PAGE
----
It brought tourists flocking to Windsor and joy to royal-watchers everywhere. The Royal Wedding also had a more tangible effect, as the Royal Collection Trust announces a record year of visitors and gift sales.
The RCT has reported a bumper year in which it received £72 million in income, its highest annual visitor numbers to date, and an 18 per cent rise in retail sales thanks to landmark moments including the wedding of the Duke and Duchess of Sussex.
Year-on-year, it enjoyed the biggest increase in income from admissions since 2011, when the wedding of the Duke and Duchess of Cambridge inspired a 26 per cent rise in ticket sales and a 46 per cent increase from retail.
In 2018-9, the Trust made £48.3m from admissions to residences including Buckingham Palace, Clarence House, Windsor Castle and Frogmore House: an 18 per cent rise from the previous financial year.
Retail sales, from the palaces’ gift shops, increased from £18.2 to £21.7 million year-on-year, with “noticeable growth” from online shopping “reflecting the popularity of Royal Wedding-related merchandise”.
The annual report noted in particular the success of commemorative china to mark the birth of Prince Louis, the wedding of Prince Harry and Meghan Markle, the wedding of Princess Eugenie and Jack Brooksbank, and the 70th birthday of the Prince of Wales.
Windsor Castle and Frogmore House, the site of the royal weddings and the Sussex’s evening reception respectively, celebrated an extra 200,000 visitors – their highest total ever at 1.7m – thanks to special exhibitions giving a glimpse behind the scenes of the nuptials.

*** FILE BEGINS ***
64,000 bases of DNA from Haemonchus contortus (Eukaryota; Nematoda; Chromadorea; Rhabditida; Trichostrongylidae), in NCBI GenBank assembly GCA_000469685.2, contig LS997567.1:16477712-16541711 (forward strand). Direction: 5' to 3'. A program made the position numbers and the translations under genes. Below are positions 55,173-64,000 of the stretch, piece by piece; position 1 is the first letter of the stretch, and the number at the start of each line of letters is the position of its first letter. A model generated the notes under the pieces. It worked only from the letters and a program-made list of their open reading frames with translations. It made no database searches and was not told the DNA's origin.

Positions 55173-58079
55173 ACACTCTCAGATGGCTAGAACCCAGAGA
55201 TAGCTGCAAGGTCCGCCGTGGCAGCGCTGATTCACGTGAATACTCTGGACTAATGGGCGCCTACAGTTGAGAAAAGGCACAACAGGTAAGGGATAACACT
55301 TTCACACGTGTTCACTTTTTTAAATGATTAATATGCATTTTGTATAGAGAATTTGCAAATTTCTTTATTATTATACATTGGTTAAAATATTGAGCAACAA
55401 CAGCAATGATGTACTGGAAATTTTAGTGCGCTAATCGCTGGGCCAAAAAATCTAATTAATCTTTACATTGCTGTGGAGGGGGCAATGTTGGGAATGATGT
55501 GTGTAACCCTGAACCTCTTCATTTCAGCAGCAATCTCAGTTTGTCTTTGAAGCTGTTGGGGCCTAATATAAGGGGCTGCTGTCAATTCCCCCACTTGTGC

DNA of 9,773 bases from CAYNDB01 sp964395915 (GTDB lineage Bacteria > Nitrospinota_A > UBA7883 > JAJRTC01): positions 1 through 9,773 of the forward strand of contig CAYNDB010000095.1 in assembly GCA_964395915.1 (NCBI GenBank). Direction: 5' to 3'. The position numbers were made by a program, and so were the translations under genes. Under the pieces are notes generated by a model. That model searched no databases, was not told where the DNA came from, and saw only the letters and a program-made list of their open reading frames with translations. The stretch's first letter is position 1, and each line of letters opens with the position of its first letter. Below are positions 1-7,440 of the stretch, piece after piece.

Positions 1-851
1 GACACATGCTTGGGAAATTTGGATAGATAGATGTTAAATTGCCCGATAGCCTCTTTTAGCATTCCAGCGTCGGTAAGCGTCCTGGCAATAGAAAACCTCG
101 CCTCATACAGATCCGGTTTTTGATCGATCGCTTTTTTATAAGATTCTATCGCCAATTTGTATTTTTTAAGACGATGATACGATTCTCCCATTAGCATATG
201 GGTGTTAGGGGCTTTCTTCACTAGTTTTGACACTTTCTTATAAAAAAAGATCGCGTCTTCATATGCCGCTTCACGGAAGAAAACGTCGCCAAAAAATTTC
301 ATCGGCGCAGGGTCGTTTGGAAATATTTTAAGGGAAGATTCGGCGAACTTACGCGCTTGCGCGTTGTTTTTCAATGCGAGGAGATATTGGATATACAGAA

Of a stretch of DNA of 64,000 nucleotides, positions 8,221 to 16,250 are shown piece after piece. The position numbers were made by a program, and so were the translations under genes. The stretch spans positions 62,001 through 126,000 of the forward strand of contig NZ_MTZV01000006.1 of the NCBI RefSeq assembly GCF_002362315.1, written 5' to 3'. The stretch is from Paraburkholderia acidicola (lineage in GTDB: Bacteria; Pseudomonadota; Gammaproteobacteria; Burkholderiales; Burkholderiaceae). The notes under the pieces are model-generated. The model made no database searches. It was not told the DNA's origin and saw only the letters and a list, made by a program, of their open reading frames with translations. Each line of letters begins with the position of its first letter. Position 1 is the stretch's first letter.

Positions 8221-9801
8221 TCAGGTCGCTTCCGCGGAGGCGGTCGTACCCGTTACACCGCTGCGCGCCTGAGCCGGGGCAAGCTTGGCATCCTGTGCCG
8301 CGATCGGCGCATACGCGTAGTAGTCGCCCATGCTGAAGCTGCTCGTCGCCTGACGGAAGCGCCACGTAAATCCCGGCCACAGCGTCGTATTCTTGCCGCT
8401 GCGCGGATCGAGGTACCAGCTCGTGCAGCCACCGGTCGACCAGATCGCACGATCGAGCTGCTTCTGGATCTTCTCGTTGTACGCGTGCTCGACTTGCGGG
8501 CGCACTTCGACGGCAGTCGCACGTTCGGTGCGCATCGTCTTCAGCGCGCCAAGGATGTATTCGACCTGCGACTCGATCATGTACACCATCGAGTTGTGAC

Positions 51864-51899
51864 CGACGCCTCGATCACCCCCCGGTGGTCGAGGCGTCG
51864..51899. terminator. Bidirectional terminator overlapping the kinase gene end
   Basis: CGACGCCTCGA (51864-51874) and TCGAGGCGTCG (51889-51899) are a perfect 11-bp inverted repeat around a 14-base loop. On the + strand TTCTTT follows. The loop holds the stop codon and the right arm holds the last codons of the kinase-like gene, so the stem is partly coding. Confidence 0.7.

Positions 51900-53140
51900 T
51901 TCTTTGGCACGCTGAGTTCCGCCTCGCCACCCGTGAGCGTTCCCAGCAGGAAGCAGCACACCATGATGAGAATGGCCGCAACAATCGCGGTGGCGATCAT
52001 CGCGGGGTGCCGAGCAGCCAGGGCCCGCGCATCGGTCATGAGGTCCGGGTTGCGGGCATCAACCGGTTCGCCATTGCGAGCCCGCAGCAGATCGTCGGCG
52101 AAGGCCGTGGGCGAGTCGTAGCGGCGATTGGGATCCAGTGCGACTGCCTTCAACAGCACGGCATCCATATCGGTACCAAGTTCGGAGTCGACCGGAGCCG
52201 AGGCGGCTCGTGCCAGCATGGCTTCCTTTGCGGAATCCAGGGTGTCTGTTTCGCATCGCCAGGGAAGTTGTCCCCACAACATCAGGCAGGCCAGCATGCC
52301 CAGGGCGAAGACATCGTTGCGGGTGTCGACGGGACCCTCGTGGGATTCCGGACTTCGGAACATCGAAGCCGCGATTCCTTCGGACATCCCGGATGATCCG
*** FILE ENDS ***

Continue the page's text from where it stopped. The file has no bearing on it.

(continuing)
Royal Mews, where the Ascot Landau Prince Harry and Meghan Markle used for their carriage ride was put on show, received £200,000 more from paying guests.
Writing in the report’s foreword, Tim Knox, the new director of the Royal Collection Trust, said: “It is with great pleasure and pride that I look back on the past 12 months, a year in which we welcomed a record number of visitors to the palaces, achieved the highest-ever level of retail sales and staged an unprecedented 22 exhibitions around the UK.”
The report notes that “other retail income”, which includes online shopping and gifts bought through other venues such as John Lewis or the Historic Royal Palaces, went up by around £1m.
In 2011-2, the RCT recorded an “extremely successful year, continuing to benefit from the effects of the celebrations surrounding the marriage of The Duke and Duchess of Cambridge”, with more than 190,000 items of wedding-related merchandise sold to make around £4 million.
Since then, only 2016-7 has seen a comparable boost in sales, at 20 per cent, thanks to the commemorative range for the Queen’s 90th birthday and a new selection of leather collars, dog bandannas and coats for pets inspired by her corgis.
While the Trust benefitted from sales of a commemorative range for Prince Louis’ birth, it will not receive a comparable boost from Archie Mountbatten-Windsor next year. As he does not have the title of “His Royal Highness”, no such official memorabilia was produced.
This year, the Royal Collection shops launched two new collaborations: a range of silk pyjamas, eye masks and scarves featuring corgis and crowns, and a collection of jewellery inspired by pieces worn by the Queen.